As a father of young daughters, I’m already having to deal with what kinds of clothes are appropriate for wearing out of the house. I suppose that if the first time a parent puts his or her foot down on clothes is senior prom, then it’s probably too late. My hope–perhaps overly optimistic–is that if habits of dress are formed now, my daughters will be able to make their own intelligent decisions about clothing in high school without much guidance from me.
There’s a broader economic issue at stake, though. As a professor in a department in which the majority of the majors are young women, I hear a lot about formal wear this time of year. One of the biggest complaints I hear from my Christian students is that they can’t find formal dresses (or swimwear, for that matter) that they are comfortable wearing in public. One would think that formal wear would span a wide range of, shall we say, “cover,” since there are quite a few young women who want dresses that cover more, not less skin than last year’s dresses did. Supply and demand in the fashion world is a tricky thing, because the suppliers often create demand for certain fashions merely by virtue of producing and promoting them. However, there is definitely a niche-market for modest formal wear–however we define “modest” in this context. This sounds to me like a good business opportunity for some fashion entrepreneur.
I am just starting out in the whole parenting thing. I still have a lot to learn, I may have over shot in that remark as I certainly don’t mean to make prom and end all/be all type of event. I simply wanted to argue for a type of parenting that works to lead our children in a way that respects them enough to explain the motives behind our actions. Teens truly are just a few months from being out on their own which means we need to really make sure we explain the impetus behind our actions lest they be completely disregarded in a few short months.
I agree with Steven S. I hope by the time my daughter is interested in prom, she will be mature enough to make wise decisions about her dress without any input from me.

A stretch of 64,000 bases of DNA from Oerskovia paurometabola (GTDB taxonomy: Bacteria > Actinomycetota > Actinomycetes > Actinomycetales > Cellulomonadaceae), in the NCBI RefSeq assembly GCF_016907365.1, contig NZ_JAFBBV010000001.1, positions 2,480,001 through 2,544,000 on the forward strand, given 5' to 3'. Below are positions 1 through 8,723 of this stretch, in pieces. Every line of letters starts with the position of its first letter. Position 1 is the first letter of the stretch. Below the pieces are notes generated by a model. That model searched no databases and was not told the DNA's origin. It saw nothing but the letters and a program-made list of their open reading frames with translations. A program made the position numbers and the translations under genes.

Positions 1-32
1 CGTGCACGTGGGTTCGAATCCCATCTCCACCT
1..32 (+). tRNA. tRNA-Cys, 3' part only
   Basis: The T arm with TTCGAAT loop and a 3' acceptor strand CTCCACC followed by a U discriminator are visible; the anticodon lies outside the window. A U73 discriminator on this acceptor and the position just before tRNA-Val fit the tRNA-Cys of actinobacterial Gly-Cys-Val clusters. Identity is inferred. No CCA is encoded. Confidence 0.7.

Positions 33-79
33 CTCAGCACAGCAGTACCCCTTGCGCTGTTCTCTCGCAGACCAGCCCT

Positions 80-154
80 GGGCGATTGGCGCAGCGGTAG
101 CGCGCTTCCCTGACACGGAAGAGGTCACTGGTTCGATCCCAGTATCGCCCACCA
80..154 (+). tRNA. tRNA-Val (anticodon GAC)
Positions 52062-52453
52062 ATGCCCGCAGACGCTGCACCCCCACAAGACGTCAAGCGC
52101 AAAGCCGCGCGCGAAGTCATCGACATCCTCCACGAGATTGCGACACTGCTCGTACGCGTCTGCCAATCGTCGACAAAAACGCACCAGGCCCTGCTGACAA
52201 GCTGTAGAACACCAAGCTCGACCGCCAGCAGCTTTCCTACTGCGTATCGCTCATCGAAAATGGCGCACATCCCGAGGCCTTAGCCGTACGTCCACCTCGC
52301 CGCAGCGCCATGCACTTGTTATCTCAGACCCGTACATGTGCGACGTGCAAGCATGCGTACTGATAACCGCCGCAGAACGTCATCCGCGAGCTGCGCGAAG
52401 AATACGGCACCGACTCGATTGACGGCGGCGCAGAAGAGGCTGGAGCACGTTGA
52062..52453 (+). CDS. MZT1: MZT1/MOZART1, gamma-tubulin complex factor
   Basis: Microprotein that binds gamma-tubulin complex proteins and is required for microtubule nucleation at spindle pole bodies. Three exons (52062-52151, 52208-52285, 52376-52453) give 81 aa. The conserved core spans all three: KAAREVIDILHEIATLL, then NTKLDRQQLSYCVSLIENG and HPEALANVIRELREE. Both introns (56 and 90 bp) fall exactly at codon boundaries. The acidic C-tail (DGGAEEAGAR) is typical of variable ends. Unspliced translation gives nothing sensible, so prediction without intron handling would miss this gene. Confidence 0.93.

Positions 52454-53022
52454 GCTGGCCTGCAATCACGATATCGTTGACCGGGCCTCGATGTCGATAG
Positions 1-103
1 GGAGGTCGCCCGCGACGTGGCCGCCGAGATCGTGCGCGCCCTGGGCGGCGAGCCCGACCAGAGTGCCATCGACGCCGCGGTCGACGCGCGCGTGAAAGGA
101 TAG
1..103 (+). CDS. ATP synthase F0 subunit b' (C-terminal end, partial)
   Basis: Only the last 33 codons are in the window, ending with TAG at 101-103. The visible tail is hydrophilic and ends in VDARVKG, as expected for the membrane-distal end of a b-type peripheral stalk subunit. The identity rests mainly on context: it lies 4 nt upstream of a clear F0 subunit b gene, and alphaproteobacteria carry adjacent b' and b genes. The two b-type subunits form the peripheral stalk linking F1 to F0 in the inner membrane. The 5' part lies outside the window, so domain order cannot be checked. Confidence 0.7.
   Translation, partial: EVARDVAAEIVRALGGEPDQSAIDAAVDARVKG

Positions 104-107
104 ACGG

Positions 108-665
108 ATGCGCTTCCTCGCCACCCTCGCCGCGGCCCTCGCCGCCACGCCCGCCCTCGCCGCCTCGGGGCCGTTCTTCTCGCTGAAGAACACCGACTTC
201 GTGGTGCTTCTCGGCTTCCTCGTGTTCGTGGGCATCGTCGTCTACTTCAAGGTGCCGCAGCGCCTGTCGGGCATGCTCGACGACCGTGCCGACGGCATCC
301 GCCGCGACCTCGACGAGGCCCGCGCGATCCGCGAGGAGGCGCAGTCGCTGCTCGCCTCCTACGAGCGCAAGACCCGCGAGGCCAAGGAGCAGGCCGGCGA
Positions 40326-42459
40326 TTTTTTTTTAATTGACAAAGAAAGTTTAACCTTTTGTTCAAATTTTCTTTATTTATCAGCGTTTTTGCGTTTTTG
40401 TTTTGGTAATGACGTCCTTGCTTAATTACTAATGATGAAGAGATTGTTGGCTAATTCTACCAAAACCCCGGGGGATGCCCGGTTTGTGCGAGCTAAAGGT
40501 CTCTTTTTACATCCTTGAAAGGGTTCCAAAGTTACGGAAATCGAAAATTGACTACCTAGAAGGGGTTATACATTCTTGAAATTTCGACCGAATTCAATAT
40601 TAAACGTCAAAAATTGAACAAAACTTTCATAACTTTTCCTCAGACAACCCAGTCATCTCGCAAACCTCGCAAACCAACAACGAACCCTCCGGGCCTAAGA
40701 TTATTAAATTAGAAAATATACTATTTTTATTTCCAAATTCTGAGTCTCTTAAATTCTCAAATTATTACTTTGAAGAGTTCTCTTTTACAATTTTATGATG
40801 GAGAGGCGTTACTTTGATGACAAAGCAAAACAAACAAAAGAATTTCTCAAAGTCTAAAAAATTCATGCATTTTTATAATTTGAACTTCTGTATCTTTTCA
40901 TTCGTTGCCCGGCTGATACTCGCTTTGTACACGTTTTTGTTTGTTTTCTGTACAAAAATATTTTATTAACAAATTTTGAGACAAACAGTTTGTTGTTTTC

@Dianna – it was a bad title, I realize that. I was trying to be clever/punny. I should probably never try to be either.
I would like to write a similar article for young men because I do think much of this problems falls on them. Anyway there is much that could be said on this issue and I won’t pretend I did it justice. I really just wanted to encourage parents to engage their teens rather than just lay down the law.
Sorry–I hope I didn’t come down too heavy with my comments! I really did appreciate your thoughts about this issue…as a father of young son and daughter (I’m just starting myself, too!) these questions interest me. The whole prom, Quinceañera, or whatever sub-culture “coming out” events that we celebrate are important to both parents and soon-to-adults. We as Christians should really question what values these events communicate, and while not completely being out of the world, how can we be in the world in the best way to serve Christ.
I think parents should be frank with their teens about the desire to be sexually attractive and what the proper context (within marriage, imo) for that is and why.
There is a redemptive plan for marriage to reflect grace in a fallen world.
Is the paradigm in which women gain favor, position, or power by overt sex appeal or cosmetic appeal a redemptive paradigm or one more reflective of the Fall?